The writer was himself a miner for eight years, an experience which has left him dissatisfied with the 'unrealistic romanticised picture' you get in a lot of drama of miners as a brotherhood, united in the struggle for betterment in their communities. As a caustic corrective to this sanitised image, Cullen's gritty, foul-mouthed, tightly plotted slab of naturalism succeeds almost to a fault.
The convoluted power struggles on which Martin McCardie's production focuses with a thriller-like pace and intensity are set writhing by the return to the mine of Salter (Frank Gallagher), who has just served an eight-year sentence for a murder on the picket line that he did not commit. This one-time union demagogue has another death on his mind now, for shortly before Salter was released, his father, a pit under-manager, was mangled by a conveyor belt in an 'accident' that looked like the result of his own reprehensible negligence.
Determined to restore his father's reputation, Salter must try to manoeuvre or prise the truth from a trio of colleagues through whom Cullen provides a little cross-section of mining life as the pit moves into privatisation eight years on from the strike. An imminent tour of inspection by the general manager and board of directors (the 'tourists') tensely multiplies the possibilities of blackmail. Indeed, the plot has so many Byzantine twists that a knot of critics was seen forming an anxious self-help group in the bar during the interval. Through the hail of detail, though, you gradually discern the shape of a classical tragedy, for Cullen has given Salter, the compunctuous son, a psychologically vested interest in searching not for the truth, but for his own guilt-assuaging version of it. And in Hessel (the excellent Kenneth Glenaan), he has also equipped him with a transfixingly devious Iago-figure, a double-crossing weasel who pretends to be everyone's ally only to further his own promotion prospects.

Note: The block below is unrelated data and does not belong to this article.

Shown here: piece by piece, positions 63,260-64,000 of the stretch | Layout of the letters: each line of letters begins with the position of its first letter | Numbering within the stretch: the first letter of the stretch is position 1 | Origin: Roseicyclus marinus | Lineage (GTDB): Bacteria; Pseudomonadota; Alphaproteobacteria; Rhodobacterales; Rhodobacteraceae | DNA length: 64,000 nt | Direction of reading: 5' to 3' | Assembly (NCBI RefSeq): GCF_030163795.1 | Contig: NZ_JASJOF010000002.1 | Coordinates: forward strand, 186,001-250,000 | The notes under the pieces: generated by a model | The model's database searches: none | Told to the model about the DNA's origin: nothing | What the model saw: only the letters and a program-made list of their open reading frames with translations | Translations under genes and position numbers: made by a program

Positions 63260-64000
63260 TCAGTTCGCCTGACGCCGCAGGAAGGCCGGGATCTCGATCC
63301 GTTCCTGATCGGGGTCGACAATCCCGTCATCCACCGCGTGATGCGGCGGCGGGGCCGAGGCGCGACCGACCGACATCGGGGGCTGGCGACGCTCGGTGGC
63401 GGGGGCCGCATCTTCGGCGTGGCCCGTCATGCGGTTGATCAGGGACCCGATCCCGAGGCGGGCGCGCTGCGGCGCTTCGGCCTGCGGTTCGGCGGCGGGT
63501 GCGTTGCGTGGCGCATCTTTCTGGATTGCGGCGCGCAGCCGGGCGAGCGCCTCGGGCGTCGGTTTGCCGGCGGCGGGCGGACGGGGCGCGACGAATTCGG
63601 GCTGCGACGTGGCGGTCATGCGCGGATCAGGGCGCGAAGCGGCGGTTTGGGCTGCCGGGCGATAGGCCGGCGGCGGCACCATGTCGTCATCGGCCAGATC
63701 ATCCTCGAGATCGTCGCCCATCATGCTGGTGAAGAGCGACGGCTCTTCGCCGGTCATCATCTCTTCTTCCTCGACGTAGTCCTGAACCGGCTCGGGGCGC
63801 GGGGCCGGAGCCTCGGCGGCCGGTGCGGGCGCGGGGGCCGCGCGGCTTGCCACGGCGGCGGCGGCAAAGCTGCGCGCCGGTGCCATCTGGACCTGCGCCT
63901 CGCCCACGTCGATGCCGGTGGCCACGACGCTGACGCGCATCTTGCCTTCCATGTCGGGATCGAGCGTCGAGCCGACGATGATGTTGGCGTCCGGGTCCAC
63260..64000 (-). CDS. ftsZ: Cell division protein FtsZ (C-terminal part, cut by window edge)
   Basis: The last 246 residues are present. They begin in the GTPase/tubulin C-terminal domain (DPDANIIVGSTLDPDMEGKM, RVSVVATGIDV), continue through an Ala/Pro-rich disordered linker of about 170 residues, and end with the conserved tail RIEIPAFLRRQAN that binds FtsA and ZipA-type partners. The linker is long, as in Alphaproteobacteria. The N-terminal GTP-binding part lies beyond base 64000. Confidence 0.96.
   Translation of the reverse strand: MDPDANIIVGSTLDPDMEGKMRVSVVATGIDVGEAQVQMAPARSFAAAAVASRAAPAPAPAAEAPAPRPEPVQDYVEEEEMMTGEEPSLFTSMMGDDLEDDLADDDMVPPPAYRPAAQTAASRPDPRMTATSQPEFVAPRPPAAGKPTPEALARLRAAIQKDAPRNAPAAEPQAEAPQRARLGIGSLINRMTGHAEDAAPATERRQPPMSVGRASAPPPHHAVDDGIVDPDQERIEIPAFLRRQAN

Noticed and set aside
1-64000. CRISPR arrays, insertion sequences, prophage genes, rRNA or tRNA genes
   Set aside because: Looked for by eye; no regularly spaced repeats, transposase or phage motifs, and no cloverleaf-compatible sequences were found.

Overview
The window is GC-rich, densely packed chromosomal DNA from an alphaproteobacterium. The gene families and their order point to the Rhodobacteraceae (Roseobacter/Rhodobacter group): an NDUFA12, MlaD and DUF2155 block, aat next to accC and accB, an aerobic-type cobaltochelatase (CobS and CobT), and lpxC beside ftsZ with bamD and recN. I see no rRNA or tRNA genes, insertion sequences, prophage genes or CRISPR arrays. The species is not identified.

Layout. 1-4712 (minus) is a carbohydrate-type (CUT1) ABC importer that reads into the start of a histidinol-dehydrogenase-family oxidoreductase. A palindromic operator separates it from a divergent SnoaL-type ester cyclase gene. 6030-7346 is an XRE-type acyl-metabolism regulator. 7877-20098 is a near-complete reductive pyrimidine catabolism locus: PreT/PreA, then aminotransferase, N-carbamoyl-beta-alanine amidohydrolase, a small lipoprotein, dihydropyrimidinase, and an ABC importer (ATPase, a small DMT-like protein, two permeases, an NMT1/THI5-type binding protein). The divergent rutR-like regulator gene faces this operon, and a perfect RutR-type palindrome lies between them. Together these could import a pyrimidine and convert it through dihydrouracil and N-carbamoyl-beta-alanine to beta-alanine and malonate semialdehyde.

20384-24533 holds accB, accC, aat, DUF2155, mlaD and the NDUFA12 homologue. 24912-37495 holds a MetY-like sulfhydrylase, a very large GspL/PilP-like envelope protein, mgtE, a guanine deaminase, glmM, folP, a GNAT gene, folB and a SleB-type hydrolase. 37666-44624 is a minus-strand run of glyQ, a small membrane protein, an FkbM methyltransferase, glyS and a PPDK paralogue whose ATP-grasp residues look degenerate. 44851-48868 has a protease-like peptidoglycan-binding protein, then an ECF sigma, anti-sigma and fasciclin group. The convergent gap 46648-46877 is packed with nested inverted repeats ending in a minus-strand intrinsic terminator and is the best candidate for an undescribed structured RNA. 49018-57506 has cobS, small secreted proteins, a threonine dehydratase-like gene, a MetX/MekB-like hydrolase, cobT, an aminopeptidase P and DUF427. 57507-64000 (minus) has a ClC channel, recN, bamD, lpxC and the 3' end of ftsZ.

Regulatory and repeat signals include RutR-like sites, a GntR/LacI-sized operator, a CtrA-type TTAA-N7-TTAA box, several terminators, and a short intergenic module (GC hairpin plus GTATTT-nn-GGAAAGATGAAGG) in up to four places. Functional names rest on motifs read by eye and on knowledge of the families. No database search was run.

The Cut reminds you, in certain respects, of Ma Rainey's Black Bottom, the August Wilson play that shows black Twenties musicians taking out their frustrations on each other rather than on the white recording industry that exploits them. Here, it's worse: we see a world where solidarity is vanishing and where unprincipled self-interest of the Hessel variety grotesquely apes the worst depredations of management. By the end, you feel that, in an odd way, Hessel is the most tragic character, tragic in not realising - as the conscientious, supplanted under-manager McGee (Jim Twaddale) profoundly does - that, in winning, he has inherited a moral hell where people, forced to live like animals, come to think like them.
The admirable script is full of acrid sarcasm and reeking tough talk, delivered with curt relish by the fine cast. Verbal threats, for example, don't come more picturesque than this: 'If you do anything to Sandy, I'll shove your head so far up your arse, it will look as though nothing's happened.'
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